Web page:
Norwich Research Park Featured PhD Programmes
University of Southampton Featured PhD Programmes
University of Bristol Featured PhD Programmes

Retrospective optimisation of multifunctionality on coastal urban infrastructure

   The School of Biological and Marine Sciences

  Dr Louise Firth, Dr A Knights, Dr Mick Hanley, Dr A Foggo, Dr J Griffin, Dr Austin Brown  Wednesday, January 12, 2022  Competition Funded PhD Project (Students Worldwide)

Plymouth United Kingdom Built Environment Climate Science Data Analysis Ecology Marine Biology Marine Engineering Marine Sciences Architecture, Building & Planning Environmental Sciences Urban Planning

About the Project

Project Advert

Scientific background

Urbanisation is driving the conversion of natural habitats to novel ecosystems - simplifying biological communities and impacting ecosystem functioning. In response to global sustainable development targets, there is increasing incentive to design urban systems to bring back marine life to urban shorelines, to enhance ecosystem (multi)functionality (i.e. that supports multiple ecosystem functions such as biofiltration, nutrient cycling, primary production) and yield mutual benefits for society and nature. ‘Greening of Grey Infrastructure’ (GGI) strives to bring back marine life onto engineered shorelines (e.g. seawalls). It is becoming a popular environmental solution for rehabilitation, but both theory and practice lag behind work on land. To date, coastal GGI solutions have primarily been trialled at experimental scales and focused on enhancing biodiversity on local scales, making it difficult to predict consequences/benefits when scaled-up to ‘real-world’ scenarios. 

Research methodology

This studentship will evaluate relationships between physical complexity, biodiversity, and ecosystem multi-functionality. It will apply this new empirical understanding to inform the upscaling of GGI solutions. Using a combination of in-situ field and laboratory measurements, the studentship will measure key ecosystem functions provided by existing shorelines both with and without GGI solutions, and use these alongside modelling approaches to provide estimates of ecosystem multi-functionality that GGI could provide if scaled-up to larger seascape scales.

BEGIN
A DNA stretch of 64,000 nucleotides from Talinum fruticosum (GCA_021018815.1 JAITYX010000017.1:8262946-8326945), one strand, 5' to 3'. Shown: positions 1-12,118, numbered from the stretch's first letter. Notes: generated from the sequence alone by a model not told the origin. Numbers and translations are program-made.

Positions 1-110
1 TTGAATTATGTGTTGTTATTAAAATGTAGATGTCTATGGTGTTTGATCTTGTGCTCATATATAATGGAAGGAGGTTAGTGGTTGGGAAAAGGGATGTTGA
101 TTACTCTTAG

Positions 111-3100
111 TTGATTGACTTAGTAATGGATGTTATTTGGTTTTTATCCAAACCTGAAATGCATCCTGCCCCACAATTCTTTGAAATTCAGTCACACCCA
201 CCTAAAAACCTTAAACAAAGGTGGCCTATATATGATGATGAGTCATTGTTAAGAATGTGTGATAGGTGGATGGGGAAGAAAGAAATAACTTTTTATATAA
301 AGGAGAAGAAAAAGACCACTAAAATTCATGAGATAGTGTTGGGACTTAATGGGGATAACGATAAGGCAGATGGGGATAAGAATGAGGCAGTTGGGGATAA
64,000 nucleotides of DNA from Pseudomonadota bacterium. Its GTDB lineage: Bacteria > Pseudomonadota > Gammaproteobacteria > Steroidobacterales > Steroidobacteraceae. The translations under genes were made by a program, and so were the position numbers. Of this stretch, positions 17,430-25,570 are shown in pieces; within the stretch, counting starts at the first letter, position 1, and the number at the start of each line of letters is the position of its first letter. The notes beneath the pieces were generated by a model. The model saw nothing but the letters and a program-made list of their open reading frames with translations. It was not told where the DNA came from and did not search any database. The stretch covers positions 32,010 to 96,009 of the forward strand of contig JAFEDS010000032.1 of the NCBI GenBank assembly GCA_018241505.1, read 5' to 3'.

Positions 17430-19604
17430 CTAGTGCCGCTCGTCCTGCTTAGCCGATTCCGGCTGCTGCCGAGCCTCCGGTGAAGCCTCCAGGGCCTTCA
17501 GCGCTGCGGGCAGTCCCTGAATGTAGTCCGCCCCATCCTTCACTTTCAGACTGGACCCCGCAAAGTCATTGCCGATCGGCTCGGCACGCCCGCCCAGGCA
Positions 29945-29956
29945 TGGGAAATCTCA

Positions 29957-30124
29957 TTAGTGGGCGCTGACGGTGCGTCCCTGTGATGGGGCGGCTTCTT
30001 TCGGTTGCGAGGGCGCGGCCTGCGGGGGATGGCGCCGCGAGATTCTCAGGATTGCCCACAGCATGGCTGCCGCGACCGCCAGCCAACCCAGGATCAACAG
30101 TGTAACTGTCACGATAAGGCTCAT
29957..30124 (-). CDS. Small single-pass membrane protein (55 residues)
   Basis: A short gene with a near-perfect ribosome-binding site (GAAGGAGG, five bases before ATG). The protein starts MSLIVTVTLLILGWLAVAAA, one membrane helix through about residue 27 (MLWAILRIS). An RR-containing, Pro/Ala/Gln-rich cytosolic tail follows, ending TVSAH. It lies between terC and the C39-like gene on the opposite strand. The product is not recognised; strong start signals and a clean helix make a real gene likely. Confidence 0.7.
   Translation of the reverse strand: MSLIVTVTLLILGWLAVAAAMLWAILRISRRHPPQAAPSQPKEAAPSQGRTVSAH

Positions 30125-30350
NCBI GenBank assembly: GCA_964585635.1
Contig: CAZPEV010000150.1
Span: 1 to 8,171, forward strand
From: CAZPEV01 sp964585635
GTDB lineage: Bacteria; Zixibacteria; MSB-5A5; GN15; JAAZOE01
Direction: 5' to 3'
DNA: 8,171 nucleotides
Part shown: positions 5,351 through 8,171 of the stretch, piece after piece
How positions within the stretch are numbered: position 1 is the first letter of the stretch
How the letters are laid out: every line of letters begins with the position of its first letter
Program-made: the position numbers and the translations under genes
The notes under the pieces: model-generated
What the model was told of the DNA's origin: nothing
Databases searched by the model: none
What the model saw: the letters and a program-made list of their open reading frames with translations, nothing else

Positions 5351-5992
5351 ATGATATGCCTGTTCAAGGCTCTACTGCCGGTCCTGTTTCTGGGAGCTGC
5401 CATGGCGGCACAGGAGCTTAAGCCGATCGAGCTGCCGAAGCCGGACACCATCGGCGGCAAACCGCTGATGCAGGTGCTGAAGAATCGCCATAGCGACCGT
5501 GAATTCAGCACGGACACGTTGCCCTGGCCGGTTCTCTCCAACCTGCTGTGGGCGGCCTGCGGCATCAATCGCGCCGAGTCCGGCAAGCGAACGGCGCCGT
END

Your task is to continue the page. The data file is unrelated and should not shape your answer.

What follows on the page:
The student will join the Marine Eco-engineering Research Unit and benefit from being part of a large global network (i.e. The World Harbour Project). The student will build independence and expertise through research leadership including project management and scientific communication (i.e. publications, conference presentations). The student will receive training experimental design, statistics and field experimental from the supervisory team and ARIES DTP training schemes. The student will also be supported to undergo additional external training in functional traits (via supervisor at Swansea University) and modelling techniques. They will have the opportunity to gain invaluable industry experience through a 3-month placement with CASE partner ARUP, a global engineering company specialising in sustainable development. 

Person specification

Degree in marine biology/ecology/environmental science or related discipline. Desirable skills include ecological sampling, programming and statistics (e.g. R/Matlab).  

Funding Notes

This project has been shortlisted for funding by the ARIES NERC DTP and will start 1st October 2022.
Successful candidates who meet UKRI’s eligibility criteria will be awarded a NERC studentship covering fees, stipend (£15,609 p.a. for 2021-22) and research funding. International applicants (EU and non-EU) are eligible for fully-funded UKRI studentships.
ARIES students benefit from bespoke graduate training and £2,500 for external training, travel and conferences.
ARIES is committed to equality, diversity, widening participation and inclusion. Academic qualifications are considered alongside non-academic experience. Our recruitment process considers potential with the same weighting as past experience.
For information and full eligibility visit  View Website


1) Firth, L.B., Thompson, R.C., White, F.J., Schofield, M., Skov, M.W., Hoggart, S.P., Jackson, J., Knights, A.M., Hawkins, S.J., 2013. The importance of water‐retaining features for biodiversity on artificial intertidal coastal defence structures. Diversity and Distributions, 19, 1275-1283.

2) Lebrija-Trejos, E., Pérez-García, E.A., Meave, J.A., Bongers, F. and Poorter, L., 2010. Functional traits and environmental filtering drive community assembly in a species‐rich tropical system. Ecology, 91, 386-398.

3) Firth, L.B., Duff, L., Gribben, P.E., Knights, A.M., 2021. Do positive interactions between marine invaders increase likelihood of invasion into natural and artificial habitats?. Oikos, 130, 453-463.

4) Gribben, P.E., Byers, J.E., Clements, M., McKenzie, L.A., Steinberg, P.D. and Wright, J.T., 2009. Behavioural interactions between ecosystem engineers control community species richness. Ecology Letters, 12, 1127-1136.

5) Firth, L.B., Browne, K.A., Knights, A.M., Hawkins, S.J. and Nash, R., 2016. Eco-engineered rock pools: a concrete solution to biodiversity loss and urban sprawl in the marine environment. Environmental Research Letters, 11(9), 094015.
PhD saved successfully
View saved PhDs